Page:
IOWA CITY, Iowa (AP) - Gov. Terry Branstad restored voting rights to more convicted felons in 2013 than in the prior two years combined, but they represent a tiny fraction of the thousands of former offenders who can’t vote because of a 2011 policy change the governor ordered, according to a review by The Associated Press.
Branstad used his power of executive clemency to restore the right to vote and hold public office to 21 offenders who applied in 2013, compared to 17 in 2012 and two in 2011, according to data released by the governor’s officer under the public records law. Those receiving clemency included people convicted of theft, burglary, drugs, firearms and harassment charges, records show.
The increase comes after the governor’s office made the application process easier in December 2012 in response to criticism from voting rights groups, who argued it was too onerous and perhaps the toughest in the nation. Acknowledging such criticism, Branstad removed requirements that applicants submit a credit history check and that all court-ordered restitution be paid to victims in full before they apply.
But the number of applicants still remains tiny compared to nearly 25,000 offenders who finished their sentences for felonies or aggravated misdemeanors between January 2011 and this month, according to Iowa Department of Corrections data. Under a 2005 policy enacted by then-Democratic Gov. Tom Vilsack, those former offenders would have automatically regained their voting rights once they were discharged from prison or parole.
“While the governor made important improvements last year, the policy still has a clear negative impact,” said Rita Bettis, a lawyer with the American Civil Liberties Union of Iowa.
Branstad signed an executive order in 2011 on his first day as governor that rescinded Vilsack’s policy and restored the pre-2005 practice of requiring former offenders to apply to the governor to get their voting rights restored. The change made Iowa only one of five states to require the governor to restore ex-felons’ voting rights.
Iowa’s constitution says those convicted of an “infamous crime” - all felonies and some aggravated misdemeanors - lose their right to vote and hold public office until the rights are restored.
NAACP, the nation’s oldest civil rights organization, and the ACLU say that changing Iowa’s restoration policy is a priority, arguing that voting helps former offenders transition back into the community and lowers recidivism rates. But with a politically divided Legislature and Branstad expected to run for re-election, they don’t expect that to happen anytime soon.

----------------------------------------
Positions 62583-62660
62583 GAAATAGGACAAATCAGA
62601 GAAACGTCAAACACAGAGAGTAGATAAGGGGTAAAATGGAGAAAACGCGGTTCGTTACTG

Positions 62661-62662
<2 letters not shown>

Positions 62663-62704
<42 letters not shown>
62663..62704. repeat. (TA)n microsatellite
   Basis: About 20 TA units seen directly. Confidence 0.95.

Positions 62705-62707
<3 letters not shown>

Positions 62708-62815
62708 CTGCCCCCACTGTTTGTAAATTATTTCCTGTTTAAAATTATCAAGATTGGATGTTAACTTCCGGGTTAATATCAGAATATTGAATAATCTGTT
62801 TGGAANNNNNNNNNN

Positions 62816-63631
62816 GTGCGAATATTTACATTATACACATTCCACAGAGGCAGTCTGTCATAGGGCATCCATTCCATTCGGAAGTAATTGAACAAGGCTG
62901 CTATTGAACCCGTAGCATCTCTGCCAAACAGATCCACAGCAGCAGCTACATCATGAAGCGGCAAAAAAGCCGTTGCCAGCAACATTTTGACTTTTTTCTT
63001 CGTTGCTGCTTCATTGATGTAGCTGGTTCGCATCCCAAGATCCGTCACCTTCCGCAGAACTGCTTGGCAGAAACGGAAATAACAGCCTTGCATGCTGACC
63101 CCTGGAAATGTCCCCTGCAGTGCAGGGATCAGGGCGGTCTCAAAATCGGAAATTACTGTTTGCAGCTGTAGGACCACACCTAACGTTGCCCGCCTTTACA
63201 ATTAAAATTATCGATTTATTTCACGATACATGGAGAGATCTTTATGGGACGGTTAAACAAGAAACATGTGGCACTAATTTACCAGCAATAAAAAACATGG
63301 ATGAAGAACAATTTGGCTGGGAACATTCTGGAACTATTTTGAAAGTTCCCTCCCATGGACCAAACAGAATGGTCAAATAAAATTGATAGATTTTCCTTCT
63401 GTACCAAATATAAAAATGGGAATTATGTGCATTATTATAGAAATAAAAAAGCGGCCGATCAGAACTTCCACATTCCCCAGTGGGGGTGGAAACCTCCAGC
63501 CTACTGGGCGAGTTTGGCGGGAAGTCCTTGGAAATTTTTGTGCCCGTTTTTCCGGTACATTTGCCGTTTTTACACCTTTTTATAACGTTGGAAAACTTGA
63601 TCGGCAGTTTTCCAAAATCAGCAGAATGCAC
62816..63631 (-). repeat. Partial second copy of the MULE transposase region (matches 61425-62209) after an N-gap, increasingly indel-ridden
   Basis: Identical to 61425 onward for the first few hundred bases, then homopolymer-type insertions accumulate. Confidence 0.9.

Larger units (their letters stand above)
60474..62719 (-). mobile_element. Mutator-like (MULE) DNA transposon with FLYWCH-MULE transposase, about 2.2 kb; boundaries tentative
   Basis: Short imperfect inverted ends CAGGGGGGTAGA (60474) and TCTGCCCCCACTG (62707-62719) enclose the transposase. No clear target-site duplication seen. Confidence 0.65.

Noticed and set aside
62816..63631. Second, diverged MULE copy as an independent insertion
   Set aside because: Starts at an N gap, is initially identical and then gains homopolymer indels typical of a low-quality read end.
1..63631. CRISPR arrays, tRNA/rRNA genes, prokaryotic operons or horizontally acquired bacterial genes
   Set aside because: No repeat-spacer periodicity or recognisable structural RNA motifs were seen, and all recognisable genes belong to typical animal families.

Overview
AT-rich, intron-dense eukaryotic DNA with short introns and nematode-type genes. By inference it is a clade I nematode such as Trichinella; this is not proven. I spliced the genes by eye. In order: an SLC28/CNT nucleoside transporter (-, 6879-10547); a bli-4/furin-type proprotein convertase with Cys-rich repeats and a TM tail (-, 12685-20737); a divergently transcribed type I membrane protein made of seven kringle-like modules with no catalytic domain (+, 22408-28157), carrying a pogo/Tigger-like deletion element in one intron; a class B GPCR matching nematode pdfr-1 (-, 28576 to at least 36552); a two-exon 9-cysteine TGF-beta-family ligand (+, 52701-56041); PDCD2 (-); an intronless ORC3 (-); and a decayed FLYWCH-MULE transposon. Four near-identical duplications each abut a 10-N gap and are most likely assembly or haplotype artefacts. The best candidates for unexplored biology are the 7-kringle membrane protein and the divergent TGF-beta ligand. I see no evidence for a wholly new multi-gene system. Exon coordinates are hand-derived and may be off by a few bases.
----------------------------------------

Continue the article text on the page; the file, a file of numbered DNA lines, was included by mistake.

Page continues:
Those groups succeeded in lobbying Branstad in 2012 to relax parts of the application process. But the governor has rejected their calls to reverse his executive order, saying he believes it is fair to ensure that offenders are trying to pay restitution and are fulfilling other responsibilities before they can earn their voting rights back.
Despite the changes, the application process still can be time-consuming. Applicants must answer 29 questions, including one requiring them to provide the details of their sentence and others requiring them to provide the current addresses of the judge, prosecutor and defense lawyer involved. They must submit documentation showing they have either paid their restitution and court costs or are working in good faith to do so. And they must undergo a criminal background check through the Iowa Division of Criminal Investigation. The governor’s office decides on applications within six months, granting them as long as the criteria are met.
Branstad spokesman Jimmy Centers said the changes to the process are making it easier to apply and leading to more applicants. He said the office expects another increase in 2014 since it is a midterm election year, and called the policy “good and fair.”
“To automatically restore the right to vote without requiring the completion of the responsibilities associated with the criminal conviction would damage the balance between the rights and responsibility of citizens,” he said.
Branstad’s 2011 policy change has caused considerable confusion among offenders over whether they can vote. Seven individuals who sought clemency in 2013 were informed by the governor’s office that their voting rights had been restored because they completed their sentences before the 2011 order took effect, records show.
To combat such confusion, revisions to Iowa’s voter registration application were proposed last week to better explain the issue. Another change would remove a question that had caused some eligible voters to erroneously declare they were felons.
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